This small featurette discusses the extensive use of CGI in Shinobi and particular attention is paid to the use of 'Digital Doubles', the technique used to merge a live actor into his CGI counterpart. It's what you would expect with motion capture, storyboards and animatronics. At the end there is a rather lengthy presentation by the effects team to a lecture theatre in Japan. Although initially interesting this quickly loses its appeal as it's a very dry affair.
- Storyboard Collections. - 0:38:15
A collection of 17 scenes are shown with the storyboard also on screen. This goes on for far too long and really only a few scenes were required to get the general idea of what they were trying to achieve.
- Director's Storyboard Collection. - 0:03:09
Similar to the last extra however framing information is also contained on these storyboards. Although much shorter I felt this was a better addition to the one listed above. I had never seen or thought about framing within the storyboard itself until I saw this.
- Weapons Introduction. - 0:08:52
An introduction into some of the many weapons used in this film, the shuriken darts. The gesturing which Yenzen uses is an interesting affair in so far that it's a Seikh's weapon of choice and here it ends up in the Japanese countryside.
- Shinobi Art: Manjidani. - 0:08.47
Predominantly concerned with the pre production on the small Shinobi village of Manjidani which was to be built extending from the face of a cliff. After this set was demolished by the winds though the director changed his ideas and produced a similar village at the same location but not one as ambitious. It was interesting to see what could be achieved just one month before shooting took place.
- Shinobi Action: Suapmu Castle Fight. - 0:04:41
Earlier in these extras there is extensive discussion on CGI and in particular how it was integrated into one scene. This scene is again discussed but this time from the live action point of view; where the actors should be standing, how they should move, where the camera should pan. It's an interesting little piece but I feel would have been better suited integrated into the main CGI feature earlier for comparison.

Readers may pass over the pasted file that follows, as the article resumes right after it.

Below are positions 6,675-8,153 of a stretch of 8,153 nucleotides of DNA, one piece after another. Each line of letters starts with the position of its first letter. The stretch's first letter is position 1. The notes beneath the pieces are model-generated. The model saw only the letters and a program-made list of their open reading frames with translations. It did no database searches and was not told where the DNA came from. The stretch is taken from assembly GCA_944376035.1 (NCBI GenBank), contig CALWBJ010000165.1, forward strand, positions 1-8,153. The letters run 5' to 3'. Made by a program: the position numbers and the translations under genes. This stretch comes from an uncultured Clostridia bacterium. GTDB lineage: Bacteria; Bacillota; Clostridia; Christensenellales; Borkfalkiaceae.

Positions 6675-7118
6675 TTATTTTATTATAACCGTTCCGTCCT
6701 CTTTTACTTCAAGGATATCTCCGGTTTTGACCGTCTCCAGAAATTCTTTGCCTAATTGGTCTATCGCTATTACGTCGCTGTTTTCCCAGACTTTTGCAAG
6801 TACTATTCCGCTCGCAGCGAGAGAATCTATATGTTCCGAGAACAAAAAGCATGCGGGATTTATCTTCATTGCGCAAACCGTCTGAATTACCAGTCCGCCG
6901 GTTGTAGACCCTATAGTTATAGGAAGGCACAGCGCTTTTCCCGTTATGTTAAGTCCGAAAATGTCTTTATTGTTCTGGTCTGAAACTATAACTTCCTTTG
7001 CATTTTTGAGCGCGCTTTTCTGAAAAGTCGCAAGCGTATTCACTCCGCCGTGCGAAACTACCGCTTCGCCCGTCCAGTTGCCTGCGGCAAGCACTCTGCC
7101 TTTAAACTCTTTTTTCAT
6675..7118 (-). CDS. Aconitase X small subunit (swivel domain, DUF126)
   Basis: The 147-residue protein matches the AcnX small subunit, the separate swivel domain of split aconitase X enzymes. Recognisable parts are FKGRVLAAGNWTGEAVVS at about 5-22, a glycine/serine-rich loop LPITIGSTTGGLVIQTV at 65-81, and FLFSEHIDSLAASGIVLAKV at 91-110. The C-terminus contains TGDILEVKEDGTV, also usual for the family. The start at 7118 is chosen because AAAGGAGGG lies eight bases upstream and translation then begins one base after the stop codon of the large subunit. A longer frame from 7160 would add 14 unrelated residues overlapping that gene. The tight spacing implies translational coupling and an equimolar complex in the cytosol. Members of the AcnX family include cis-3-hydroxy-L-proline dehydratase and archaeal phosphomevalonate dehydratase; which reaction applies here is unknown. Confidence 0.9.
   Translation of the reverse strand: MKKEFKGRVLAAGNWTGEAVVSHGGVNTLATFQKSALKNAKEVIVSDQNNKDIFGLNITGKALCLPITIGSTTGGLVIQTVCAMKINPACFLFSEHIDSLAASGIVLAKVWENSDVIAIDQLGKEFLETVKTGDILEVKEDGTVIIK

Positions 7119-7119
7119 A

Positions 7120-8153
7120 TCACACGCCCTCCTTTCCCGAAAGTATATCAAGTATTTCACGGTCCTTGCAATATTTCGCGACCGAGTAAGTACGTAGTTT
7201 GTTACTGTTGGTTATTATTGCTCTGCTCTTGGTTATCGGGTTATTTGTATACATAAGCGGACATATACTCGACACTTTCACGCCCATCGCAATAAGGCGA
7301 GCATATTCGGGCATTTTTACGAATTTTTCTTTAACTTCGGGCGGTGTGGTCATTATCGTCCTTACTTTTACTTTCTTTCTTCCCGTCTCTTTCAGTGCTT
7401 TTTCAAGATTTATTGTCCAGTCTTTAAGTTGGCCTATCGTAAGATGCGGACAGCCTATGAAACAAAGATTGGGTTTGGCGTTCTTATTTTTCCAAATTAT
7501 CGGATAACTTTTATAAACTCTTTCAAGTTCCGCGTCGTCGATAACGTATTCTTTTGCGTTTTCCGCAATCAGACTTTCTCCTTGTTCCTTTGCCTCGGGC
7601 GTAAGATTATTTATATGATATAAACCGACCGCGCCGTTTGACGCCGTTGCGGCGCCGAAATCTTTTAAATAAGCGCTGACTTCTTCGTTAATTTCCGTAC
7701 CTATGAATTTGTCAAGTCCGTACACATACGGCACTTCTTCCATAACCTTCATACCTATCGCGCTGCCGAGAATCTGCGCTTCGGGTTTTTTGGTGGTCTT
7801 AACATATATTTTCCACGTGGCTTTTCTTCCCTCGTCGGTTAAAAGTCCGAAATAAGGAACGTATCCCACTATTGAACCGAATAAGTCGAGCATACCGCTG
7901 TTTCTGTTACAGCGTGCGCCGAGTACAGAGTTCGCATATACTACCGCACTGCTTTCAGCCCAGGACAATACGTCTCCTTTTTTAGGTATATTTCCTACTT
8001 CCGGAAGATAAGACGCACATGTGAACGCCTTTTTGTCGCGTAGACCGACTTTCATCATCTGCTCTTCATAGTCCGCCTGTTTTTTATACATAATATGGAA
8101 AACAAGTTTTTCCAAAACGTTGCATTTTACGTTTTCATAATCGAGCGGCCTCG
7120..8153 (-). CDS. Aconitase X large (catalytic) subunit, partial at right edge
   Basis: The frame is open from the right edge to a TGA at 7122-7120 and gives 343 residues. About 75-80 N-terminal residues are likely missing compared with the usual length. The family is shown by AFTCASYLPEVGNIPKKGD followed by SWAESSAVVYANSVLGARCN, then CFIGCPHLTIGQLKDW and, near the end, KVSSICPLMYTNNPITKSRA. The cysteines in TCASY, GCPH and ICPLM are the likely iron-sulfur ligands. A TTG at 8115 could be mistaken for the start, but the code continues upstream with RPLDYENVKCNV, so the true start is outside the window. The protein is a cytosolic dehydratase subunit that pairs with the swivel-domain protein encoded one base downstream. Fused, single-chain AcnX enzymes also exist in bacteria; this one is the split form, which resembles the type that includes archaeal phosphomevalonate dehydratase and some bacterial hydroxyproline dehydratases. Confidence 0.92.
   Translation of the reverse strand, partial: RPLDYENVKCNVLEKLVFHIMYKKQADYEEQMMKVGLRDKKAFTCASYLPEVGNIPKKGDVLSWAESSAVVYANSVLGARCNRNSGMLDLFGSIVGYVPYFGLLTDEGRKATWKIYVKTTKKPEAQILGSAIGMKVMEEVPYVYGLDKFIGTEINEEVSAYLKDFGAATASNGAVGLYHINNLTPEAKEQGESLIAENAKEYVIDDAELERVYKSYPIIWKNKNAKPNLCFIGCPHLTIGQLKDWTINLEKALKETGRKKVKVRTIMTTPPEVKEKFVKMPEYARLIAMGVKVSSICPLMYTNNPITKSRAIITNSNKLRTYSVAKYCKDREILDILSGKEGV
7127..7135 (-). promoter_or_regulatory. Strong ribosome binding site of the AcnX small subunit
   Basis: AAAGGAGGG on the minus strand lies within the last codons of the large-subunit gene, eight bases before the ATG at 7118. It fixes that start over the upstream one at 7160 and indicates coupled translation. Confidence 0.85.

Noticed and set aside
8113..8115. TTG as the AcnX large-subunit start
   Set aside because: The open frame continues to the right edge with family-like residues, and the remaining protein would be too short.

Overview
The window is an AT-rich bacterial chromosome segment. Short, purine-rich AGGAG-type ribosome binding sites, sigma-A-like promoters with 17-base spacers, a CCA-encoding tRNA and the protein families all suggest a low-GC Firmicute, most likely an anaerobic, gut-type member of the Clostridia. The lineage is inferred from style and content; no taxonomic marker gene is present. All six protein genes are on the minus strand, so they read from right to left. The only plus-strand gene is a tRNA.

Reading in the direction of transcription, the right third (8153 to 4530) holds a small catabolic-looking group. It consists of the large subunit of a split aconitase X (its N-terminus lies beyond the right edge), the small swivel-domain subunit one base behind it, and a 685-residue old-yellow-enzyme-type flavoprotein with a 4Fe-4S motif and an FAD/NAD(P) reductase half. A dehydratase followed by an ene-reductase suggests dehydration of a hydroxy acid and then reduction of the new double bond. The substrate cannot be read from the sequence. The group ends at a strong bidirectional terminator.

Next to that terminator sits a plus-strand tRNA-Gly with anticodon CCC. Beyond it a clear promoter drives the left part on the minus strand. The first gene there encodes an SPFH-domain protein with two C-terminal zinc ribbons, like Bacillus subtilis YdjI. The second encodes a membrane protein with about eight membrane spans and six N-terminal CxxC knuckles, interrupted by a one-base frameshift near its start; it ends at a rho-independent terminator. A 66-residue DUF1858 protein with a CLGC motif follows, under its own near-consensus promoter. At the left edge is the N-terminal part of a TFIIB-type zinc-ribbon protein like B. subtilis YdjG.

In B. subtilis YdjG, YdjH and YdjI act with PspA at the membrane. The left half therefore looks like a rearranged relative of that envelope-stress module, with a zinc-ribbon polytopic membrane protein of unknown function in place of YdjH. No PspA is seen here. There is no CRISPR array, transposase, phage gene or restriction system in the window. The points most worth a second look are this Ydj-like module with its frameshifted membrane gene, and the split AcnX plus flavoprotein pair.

As well as these featurettes there is also 2 Shinobi trailers plus a number of smaller TV spots. There are also trailers for 8 other Japanese productions, mainly anime. The extras we do have are not that unique by any stretch of the imagination and mostly cover ground already contained on better discs out there. They're not a bad watch as such, just not a very riveting one either and as such all will be watched once then discarded.
VerdictOn the whole I would have to say I did enjoy Shinobi but if there was a directors commentary to get through then I think that a second sitting may have been pushing it a little. It's obviously a firm favourite for lovers of martial arts films and one I could recommend from that point of view.
It was though trying to be so much more than that and whilst that was a noble attempt it does fall at a few hurdles; the main actors never really have any chemistry between them and the characters themselves would have benefited from some more detailed back-story.
A rental at best for most people then but a few will pick this up and enjoy the transition from animation to live action. I will look forward to more of these coming out of Japan I just hope that they spend a little more time on characterisation and a little less on wirework.
Suggested retail price when reviewed: £18.59
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- VFX Behind the Scenes. - 0:41:14